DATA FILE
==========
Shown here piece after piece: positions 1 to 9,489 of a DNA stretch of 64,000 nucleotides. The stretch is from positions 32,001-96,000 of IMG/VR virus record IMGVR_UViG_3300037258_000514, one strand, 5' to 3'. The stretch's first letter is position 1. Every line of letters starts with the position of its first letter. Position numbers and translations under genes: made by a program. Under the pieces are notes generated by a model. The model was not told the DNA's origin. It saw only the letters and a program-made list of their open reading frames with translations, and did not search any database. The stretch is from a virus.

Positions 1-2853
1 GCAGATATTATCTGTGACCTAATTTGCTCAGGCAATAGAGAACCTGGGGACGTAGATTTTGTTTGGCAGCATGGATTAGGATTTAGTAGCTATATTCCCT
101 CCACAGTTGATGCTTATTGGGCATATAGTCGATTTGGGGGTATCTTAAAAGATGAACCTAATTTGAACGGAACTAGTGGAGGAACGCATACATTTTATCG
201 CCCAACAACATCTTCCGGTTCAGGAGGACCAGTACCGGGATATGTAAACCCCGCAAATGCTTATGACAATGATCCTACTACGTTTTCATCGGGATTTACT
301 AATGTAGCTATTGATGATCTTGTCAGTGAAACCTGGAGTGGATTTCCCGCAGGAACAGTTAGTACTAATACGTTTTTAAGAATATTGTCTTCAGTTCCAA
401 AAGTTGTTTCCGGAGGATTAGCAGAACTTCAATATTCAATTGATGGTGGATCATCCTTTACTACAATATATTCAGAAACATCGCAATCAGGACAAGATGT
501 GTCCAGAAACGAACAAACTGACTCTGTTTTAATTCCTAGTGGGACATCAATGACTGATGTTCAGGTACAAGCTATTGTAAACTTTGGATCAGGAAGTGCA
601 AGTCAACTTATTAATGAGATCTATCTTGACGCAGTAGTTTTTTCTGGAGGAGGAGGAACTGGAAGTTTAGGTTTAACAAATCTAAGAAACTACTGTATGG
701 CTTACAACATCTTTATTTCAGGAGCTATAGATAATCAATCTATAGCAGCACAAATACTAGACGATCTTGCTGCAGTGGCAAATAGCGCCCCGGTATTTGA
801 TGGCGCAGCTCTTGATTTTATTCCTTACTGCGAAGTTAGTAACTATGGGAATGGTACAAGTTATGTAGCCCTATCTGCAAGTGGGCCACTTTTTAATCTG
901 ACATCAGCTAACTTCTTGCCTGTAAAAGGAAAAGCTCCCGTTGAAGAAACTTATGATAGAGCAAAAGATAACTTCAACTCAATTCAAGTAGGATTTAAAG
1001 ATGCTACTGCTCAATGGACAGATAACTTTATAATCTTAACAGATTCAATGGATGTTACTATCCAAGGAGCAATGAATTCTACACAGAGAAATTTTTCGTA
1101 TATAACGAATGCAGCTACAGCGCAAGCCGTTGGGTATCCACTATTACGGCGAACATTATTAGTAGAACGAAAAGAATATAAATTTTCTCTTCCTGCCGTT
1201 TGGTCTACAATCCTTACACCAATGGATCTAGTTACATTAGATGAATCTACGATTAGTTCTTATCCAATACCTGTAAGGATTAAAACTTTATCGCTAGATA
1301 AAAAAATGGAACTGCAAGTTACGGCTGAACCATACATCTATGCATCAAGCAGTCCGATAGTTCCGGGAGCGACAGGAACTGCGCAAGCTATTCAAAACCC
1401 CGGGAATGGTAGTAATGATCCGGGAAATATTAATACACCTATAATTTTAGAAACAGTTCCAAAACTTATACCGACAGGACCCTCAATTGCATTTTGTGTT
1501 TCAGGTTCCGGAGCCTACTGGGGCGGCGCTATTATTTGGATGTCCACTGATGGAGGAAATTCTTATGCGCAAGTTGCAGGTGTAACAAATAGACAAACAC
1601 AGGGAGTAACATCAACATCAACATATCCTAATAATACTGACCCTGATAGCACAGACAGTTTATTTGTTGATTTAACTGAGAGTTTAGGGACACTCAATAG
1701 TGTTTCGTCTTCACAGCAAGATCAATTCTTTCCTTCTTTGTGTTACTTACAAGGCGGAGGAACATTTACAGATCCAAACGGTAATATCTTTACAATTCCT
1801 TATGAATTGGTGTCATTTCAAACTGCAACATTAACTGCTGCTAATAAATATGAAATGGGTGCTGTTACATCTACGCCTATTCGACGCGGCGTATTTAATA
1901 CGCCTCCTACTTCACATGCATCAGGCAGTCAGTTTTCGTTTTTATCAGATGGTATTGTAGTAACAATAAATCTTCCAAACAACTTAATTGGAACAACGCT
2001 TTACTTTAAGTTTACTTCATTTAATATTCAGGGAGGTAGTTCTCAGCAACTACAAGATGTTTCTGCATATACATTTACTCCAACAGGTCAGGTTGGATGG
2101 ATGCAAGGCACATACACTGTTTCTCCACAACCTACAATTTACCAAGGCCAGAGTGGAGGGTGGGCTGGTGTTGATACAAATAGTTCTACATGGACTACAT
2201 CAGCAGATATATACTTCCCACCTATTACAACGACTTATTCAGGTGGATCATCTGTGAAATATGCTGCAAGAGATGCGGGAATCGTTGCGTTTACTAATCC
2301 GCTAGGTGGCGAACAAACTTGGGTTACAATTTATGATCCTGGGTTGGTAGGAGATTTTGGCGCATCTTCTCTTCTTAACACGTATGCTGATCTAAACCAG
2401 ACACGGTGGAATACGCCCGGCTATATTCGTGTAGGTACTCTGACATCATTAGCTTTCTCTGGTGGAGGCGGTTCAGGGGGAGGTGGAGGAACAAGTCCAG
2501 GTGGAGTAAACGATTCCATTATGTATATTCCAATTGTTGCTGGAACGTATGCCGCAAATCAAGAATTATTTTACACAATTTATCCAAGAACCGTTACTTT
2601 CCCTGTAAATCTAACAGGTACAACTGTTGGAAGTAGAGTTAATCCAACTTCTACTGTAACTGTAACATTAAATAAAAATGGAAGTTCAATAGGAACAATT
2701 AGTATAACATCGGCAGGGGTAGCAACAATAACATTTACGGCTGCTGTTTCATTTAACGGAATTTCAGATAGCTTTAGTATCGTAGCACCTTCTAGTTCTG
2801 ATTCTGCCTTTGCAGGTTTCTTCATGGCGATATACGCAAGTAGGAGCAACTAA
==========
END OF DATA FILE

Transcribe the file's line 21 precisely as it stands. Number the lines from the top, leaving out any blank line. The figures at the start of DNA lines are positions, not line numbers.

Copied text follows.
1801 TATGAATTGGTGTCATTTCAAACTGCAACATTAACTGCTGCTAATAAATATGAAATGGGTGCTGTTACATCTACGCCTATTCGACGCGGCGTATTTAATA